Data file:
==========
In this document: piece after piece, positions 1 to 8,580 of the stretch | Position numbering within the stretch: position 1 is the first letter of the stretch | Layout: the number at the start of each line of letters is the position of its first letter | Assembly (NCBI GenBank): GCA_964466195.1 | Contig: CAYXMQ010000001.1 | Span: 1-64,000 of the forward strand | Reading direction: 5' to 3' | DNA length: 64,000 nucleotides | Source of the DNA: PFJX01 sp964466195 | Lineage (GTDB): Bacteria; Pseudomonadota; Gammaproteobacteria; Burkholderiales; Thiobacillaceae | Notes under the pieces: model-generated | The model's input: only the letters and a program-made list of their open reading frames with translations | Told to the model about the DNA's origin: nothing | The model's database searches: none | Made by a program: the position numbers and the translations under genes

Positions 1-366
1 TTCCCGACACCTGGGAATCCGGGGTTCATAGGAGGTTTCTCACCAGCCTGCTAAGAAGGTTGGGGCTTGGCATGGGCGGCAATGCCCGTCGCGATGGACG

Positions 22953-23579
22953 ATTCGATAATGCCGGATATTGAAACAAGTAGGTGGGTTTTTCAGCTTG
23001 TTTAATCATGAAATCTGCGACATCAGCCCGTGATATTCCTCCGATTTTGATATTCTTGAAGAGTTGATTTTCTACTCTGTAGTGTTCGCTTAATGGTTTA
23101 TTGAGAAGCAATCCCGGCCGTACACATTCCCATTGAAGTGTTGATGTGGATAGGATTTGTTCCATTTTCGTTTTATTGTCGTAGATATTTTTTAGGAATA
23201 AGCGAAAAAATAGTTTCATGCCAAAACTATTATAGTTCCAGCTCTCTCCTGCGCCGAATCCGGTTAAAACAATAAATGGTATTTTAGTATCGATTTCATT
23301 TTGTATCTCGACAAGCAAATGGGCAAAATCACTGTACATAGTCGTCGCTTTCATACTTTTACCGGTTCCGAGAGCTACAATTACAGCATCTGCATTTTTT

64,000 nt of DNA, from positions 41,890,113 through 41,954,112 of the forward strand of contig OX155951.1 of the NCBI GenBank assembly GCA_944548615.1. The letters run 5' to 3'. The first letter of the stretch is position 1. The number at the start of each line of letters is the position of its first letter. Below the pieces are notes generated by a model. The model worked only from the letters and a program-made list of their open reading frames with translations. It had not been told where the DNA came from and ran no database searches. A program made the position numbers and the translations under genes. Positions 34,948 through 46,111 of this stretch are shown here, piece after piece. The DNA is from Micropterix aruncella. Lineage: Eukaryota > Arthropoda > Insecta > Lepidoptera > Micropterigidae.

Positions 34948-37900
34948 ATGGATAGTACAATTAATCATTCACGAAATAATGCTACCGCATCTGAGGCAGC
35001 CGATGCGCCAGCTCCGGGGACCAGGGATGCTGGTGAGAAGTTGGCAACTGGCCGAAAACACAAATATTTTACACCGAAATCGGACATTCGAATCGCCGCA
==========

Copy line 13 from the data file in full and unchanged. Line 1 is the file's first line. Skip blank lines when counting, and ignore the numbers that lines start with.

35001 CGATGCGCCAGCTCCGGGGACCAGGGATGCTGGTGAGAAGTTGGCAACTGGCCGAAAACACAAATATTTTACACCGAAATCGGACATTCGAATCGCCGCA